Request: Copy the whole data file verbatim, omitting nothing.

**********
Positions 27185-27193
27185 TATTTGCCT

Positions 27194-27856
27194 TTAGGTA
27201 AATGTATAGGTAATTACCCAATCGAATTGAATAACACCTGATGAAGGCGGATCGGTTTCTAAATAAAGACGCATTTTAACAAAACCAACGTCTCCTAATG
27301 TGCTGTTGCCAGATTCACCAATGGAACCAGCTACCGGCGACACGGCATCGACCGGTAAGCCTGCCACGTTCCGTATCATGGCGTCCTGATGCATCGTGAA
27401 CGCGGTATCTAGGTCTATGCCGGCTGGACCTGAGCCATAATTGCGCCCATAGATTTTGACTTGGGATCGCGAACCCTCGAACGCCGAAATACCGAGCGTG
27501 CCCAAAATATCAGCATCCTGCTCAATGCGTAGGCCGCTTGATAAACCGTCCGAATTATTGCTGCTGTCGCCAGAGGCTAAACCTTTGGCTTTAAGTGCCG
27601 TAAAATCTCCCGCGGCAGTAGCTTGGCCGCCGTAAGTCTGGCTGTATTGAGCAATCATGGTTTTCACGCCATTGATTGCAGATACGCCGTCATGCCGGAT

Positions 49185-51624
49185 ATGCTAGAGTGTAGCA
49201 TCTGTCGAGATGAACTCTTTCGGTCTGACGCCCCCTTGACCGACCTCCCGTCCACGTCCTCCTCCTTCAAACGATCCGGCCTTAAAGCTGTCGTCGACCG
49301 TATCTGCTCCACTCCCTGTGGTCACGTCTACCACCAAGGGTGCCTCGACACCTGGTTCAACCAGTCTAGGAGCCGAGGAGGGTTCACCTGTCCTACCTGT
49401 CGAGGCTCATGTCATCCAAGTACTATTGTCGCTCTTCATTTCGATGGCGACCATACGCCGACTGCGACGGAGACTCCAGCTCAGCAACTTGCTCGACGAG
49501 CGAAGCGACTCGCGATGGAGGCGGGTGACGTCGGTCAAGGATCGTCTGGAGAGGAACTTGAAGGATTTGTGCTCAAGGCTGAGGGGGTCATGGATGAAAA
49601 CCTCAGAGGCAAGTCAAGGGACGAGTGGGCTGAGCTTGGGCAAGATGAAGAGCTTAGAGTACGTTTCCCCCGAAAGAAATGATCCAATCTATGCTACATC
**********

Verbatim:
Positions 27185-27193
27185 TATTTGCCT

Positions 27194-27856
27194 TTAGGTA
27201 AATGTATAGGTAATTACCCAATCGAATTGAATAACACCTGATGAAGGCGGATCGGTTTCTAAATAAAGACGCATTTTAACAAAACCAACGTCTCCTAATG
27301 TGCTGTTGCCAGATTCACCAATGGAACCAGCTACCGGCGACACGGCATCGACCGGTAAGCCTGCCACGTTCCGTATCATGGCGTCCTGATGCATCGTGAA
27401 CGCGGTATCTAGGTCTATGCCGGCTGGACCTGAGCCATAATTGCGCCCATAGATTTTGACTTGGGATCGCGAACCCTCGAACGCCGAAATACCGAGCGTG
27501 CCCAAAATATCAGCATCCTGCTCAATGCGTAGGCCGCTTGATAAACCGTCCGAATTATTGCTGCTGTCGCCAGAGGCTAAACCTTTGGCTTTAAGTGCCG
27601 TAAAATCTCCCGCGGCAGTAGCTTGGCCGCCGTAAGTCTGGCTGTATTGAGCAATCATGGTTTTCACGCCATTGATTGCAGATACGCCGTCATGCCGGAT

Positions 49185-51624
49185 ATGCTAGAGTGTAGCA
49201 TCTGTCGAGATGAACTCTTTCGGTCTGACGCCCCCTTGACCGACCTCCCGTCCACGTCCTCCTCCTTCAAACGATCCGGCCTTAAAGCTGTCGTCGACCG
49301 TATCTGCTCCACTCCCTGTGGTCACGTCTACCACCAAGGGTGCCTCGACACCTGGTTCAACCAGTCTAGGAGCCGAGGAGGGTTCACCTGTCCTACCTGT
49401 CGAGGCTCATGTCATCCAAGTACTATTGTCGCTCTTCATTTCGATGGCGACCATACGCCGACTGCGACGGAGACTCCAGCTCAGCAACTTGCTCGACGAG
49501 CGAAGCGACTCGCGATGGAGGCGGGTGACGTCGGTCAAGGATCGTCTGGAGAGGAACTTGAAGGATTTGTGCTCAAGGCTGAGGGGGTCATGGATGAAAA
49601 CCTCAGAGGCAAGTCAAGGGACGAGTGGGCTGAGCTTGGGCAAGATGAAGAGCTTAGAGTACGTTTCCCCCGAAAGAAATGATCCAATCTATGCTACATC